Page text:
The will to reform religious discourse in Egypt is lacking
Calls to renovate religious discourse in Egypt have emanated from the political, cultural and intellectual elite and are repeated whenever events make it necessary. A political void in general and among youth in particular has made it possible for violent extremist ideologies to take root and spawn terrorism and other destructive beliefs, all under the cover of conservative religious discourse, which is stagnant and resistant to critical inquiry.
The task of revising religious discourse has fallen to relevant institutions but they have done nothing more than produce boring sermons and hollow scholarship. They have relied on high-flying speeches and rhetorical decorations, as well as questionable and obscure references.
Plans to revise religious discourse lack proper vision and training. Non-qualified people have jumped on the bandwagon and done more harm than good. They have brought back to life religious stories and events proven false by most Muslim scholars. They have given their two cents’ worth on how to interpret sacred text.
These people are completely off the mark because they lack the qualifications to engage in interpretation. They have shown an abysmal lack of competence in language and jurisprudence, as well as ignorance of longstanding traditions in the science of Quranic interpretation. Instead of guiding people, they confuse them.
For the sake of fame and fortune, these charlatans have not hesitated to denigrate companions of the Prophet and a host of other significant figures in Islamic tradition. Perhaps the recent phenomenon of youthful proselytising is a typical embodiment of the shortcomings described above.
To seriously revise political discussion, the institution responsible for the preservation and reproduction of traditional religious discourse — al-Azhar mosque and its numerous schools — must undergo reforms that include rehabilitation and retraining of its scholars.
The rehabilitation campaign must include scholars working for Egypt’s Ministry of Religious Endowments, who are responsible for overseeing Friday sermons across Egypt, as well as the teaching staffs of al-Azhar elementary and secondary schools. These people have been schooled to favour memorisation and reproduction in their religious approach and are hopeless when it comes to critical thinking.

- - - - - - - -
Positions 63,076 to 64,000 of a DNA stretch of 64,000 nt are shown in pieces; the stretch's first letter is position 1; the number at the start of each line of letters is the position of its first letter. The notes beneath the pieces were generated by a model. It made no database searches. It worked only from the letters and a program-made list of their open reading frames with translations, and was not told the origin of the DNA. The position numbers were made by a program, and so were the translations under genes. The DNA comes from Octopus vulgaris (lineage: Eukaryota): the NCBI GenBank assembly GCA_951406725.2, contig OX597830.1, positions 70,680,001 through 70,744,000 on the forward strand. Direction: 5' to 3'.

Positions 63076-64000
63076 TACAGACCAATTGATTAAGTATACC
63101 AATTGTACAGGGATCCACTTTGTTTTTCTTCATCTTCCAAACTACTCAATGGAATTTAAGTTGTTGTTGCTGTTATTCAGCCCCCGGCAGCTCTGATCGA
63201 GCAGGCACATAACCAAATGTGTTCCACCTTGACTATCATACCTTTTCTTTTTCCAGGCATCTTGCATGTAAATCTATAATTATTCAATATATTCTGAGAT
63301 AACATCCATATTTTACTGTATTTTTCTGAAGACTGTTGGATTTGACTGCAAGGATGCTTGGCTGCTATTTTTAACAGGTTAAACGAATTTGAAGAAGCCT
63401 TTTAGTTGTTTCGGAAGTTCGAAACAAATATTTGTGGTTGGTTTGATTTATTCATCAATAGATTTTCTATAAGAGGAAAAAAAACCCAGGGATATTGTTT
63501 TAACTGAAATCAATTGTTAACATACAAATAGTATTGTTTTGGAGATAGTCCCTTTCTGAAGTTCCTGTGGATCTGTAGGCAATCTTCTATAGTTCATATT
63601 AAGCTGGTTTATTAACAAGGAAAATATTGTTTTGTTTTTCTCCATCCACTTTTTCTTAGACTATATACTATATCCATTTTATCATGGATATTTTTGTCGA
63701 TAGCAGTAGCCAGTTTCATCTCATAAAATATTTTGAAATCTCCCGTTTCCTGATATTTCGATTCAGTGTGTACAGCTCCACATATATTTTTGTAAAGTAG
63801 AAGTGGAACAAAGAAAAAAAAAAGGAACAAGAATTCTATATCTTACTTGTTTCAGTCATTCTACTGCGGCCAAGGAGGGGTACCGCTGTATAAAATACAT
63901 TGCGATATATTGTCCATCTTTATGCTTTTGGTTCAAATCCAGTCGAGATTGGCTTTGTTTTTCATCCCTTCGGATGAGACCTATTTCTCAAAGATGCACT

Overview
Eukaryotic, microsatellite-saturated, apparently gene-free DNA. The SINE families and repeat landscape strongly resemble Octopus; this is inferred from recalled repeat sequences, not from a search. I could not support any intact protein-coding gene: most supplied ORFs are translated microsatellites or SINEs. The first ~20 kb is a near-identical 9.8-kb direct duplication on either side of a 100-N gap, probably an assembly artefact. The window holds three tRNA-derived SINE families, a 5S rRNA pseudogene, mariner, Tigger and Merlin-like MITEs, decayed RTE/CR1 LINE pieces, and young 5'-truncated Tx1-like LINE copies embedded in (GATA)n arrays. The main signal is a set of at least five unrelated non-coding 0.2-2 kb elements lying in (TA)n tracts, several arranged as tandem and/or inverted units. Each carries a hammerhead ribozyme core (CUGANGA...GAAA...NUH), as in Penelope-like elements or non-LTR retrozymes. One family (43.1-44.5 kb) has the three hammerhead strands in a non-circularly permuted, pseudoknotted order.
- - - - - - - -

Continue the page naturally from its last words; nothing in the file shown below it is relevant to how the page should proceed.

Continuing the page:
Those people are charged with revising and innovating religious discourse but we know they have not been trained to do that. They are the ones who rejected calls for innovation in religious thinking and discourse when it was issued in the 1980s. They refused to see the call as a much-needed national project to free people and open their minds.
People have had enough of the bland, non-innovative and purely traditionalist discourse spewing from al-Azhar and the ministry’s mosques. There is nothing new in this discourse just as there is no innovation in religious scholarship.
I am convinced that the call to reform religious discourse unwittingly inflicted further disasters and tragedies. Those directly tasked with reforming religious discourse are simply not qualified to do it. Worse, they do not wish it and refuse to do it. They relish wallowing in tradition, imitation and mystification. Let’s not forget that they are the ones who, since the 1970s, have thrown the floodgates open to the systematic invasion by fundamentalist and extremist groups belonging to political Islam.
They have turned Egypt into a virtual playground for fundamentalists from India, Afghanistan, Sudan, the Arabian Peninsula and North Africa. They have allowed millions of copies of books preaching extremist ideologies to be sold cheaply or even given away. The result is that those books exist all over Egypt and extremist ideologies are alive and well in the minds of average Egyptians.
To reform religious discourse in Egypt, all institutions involved in the reproduction and dissemination of traditionalist rhetoric must be renovated and rehabilitated. The same applies to connected institutions and systems, such as education. To my knowledge, the Ministry of Education has no plans to eradicate rote learning and to ingrain critical thinking in school curricula. The same can be said of the Ministry of Culture.
When there is the will to reform religious discourse, there will be concerted action in that direction but this will is sadly absent. What we have are simple attempts by officials to clear their names in case they are asked to account for their actions.